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Melbourne Cricket Ground

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Title: Melbourne Cricket Ground  
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Subject: 2012 AFL season, 2013 AFL season, 2011 AFL season, 2014 AFL season, 2007 AFL season
Collection: 1853 Establishments in Australia, 1956 Summer Olympic Venues, 2000 Summer Olympic Venues, 2006 Commonwealth Games Venues, Athletics (Track and Field) Venues in Australia, Australian Football League Grounds, Australian National Heritage List, Australian Rules Football Grounds, Cricket Grounds in Australia, Landmarks in Melbourne, Melbourne Cricket Ground, Melbourne Football Club, Multi-Purpose Stadiums in Australia, Music Venues in Melbourne, National Stadiums, Olympic Athletics Venues, Olympic Field Hockey Venues, Olympic Football Venues, Olympic Stadiums, Rugby League Stadiums in Australia, Soccer Venues in Australia, Sports Venues Completed in 1853, Sports Venues in Melbourne, Stadiums of the Commonwealth Games, Test Cricket Grounds in Australia, Victorian Heritage Register
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Melbourne Cricket Ground

North Melbourne (1985), Essendon (1992), Collingwood (2000) and Hawthorn (2000).

Finals and Grand Finals

The VFL/AFL Grand Final has been played at the MCG every season since 1902, except in 1924, when no Grand Final was held because of the season's round-robin finals format (it hosted three of the six games in the Finals Series), 1942–1945, when the ground was used by the military during World War II; and in 1991, as the construction of the Great Southern Stand had temporarily reduced the ground’s capacity below that of Waverley Park. All three Grand Final Replays have been played at the MCG.

A sold out MCG during AFL Grand Final Day 2007

Before the ground was fully seated, the Grand Final could draw attendances above 110,000. The record for the highest attendance in the history of both the venue and the sport was set in the 1970 VFL Grand Final, with 121,696 in attendance.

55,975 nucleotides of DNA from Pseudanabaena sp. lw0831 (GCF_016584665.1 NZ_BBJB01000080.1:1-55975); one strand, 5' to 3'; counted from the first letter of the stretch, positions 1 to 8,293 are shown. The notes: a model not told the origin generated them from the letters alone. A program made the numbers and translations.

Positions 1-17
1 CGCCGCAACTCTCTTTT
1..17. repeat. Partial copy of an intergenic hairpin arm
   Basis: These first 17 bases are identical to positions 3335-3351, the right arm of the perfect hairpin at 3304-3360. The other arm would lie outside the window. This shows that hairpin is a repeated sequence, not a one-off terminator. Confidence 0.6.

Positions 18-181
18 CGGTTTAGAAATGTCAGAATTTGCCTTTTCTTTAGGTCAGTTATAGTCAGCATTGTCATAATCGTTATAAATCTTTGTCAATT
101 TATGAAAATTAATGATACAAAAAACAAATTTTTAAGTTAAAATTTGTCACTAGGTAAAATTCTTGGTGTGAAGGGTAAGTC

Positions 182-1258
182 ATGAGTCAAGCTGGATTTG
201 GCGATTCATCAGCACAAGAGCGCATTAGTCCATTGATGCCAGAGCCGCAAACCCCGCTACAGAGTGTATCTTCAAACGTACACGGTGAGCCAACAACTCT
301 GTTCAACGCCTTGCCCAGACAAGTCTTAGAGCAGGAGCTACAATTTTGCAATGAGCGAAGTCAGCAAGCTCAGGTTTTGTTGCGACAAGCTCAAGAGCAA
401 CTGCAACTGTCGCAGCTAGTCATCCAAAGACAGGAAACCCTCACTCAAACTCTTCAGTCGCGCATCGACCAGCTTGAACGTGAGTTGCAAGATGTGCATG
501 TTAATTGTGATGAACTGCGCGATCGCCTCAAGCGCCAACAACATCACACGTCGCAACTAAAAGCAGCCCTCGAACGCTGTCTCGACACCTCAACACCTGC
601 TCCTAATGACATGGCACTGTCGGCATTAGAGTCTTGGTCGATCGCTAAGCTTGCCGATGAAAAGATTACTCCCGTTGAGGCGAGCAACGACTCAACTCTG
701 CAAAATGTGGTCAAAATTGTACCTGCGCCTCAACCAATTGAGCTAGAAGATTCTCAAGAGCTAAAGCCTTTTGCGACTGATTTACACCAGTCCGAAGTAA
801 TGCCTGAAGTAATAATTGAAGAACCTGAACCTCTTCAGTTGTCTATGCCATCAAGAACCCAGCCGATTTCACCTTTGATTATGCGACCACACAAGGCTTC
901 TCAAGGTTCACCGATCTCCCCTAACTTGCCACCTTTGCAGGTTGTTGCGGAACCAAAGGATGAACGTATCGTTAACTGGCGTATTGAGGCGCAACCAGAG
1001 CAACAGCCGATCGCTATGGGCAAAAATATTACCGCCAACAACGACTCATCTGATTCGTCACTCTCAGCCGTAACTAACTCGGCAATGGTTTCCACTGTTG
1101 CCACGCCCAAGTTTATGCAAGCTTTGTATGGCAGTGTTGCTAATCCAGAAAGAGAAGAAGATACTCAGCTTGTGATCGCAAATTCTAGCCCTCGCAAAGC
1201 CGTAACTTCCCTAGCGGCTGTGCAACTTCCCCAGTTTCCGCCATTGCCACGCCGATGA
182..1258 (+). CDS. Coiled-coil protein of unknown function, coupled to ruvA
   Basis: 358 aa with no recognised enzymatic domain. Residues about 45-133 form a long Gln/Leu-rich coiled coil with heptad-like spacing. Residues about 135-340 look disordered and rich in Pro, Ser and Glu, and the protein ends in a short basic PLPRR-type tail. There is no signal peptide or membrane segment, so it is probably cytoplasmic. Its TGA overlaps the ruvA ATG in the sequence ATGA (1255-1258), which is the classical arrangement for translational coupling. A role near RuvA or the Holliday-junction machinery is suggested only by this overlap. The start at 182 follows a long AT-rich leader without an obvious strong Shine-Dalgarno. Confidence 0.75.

Since being fully seated, Grand Final attendances are typically between 95,000 and 100,000, with the record of 100,016 attending the 2010 AFL Grand Final.

In the modern era, most finals games held in Melbourne have been played at the MCG. Under the current contract, ten finals (excluding the Grand Final) must be played at the MCG over a five-year period. Under previous contracts, the MCG was entitled to host at least one match in each week of the finals, which on two occasions required a non-Victorian club to play a "home" final in Victoria.

The MCG and the VFL/AFL

For many years the VFL had an uneasy relationship with the MCG trustees and the Melbourne Cricket Club. Both needed the other, but resented the dependence. The VFL made the first move which brought things to a head by beginning the development of VFL Park at Mulgrave in the 1960s as its own home ground and as a potential venue for future grand finals. Then in 1983, president of the VFL, Alan Aylett started to pressure the MCG Trust to give the VFL a greater share of the money it made from using the ground for football.

In March 1983 the MCG trustees met to consider a submission from Aylett. Aylett said he wanted the Melbourne Cricket Club’s share of revenue cut from 15 per cent to 10 per cent. He threatened to take the following day’s opening game of the season, Collingwood vs Melbourne, away from the MCG. The money was held aside until an agreement could be reached.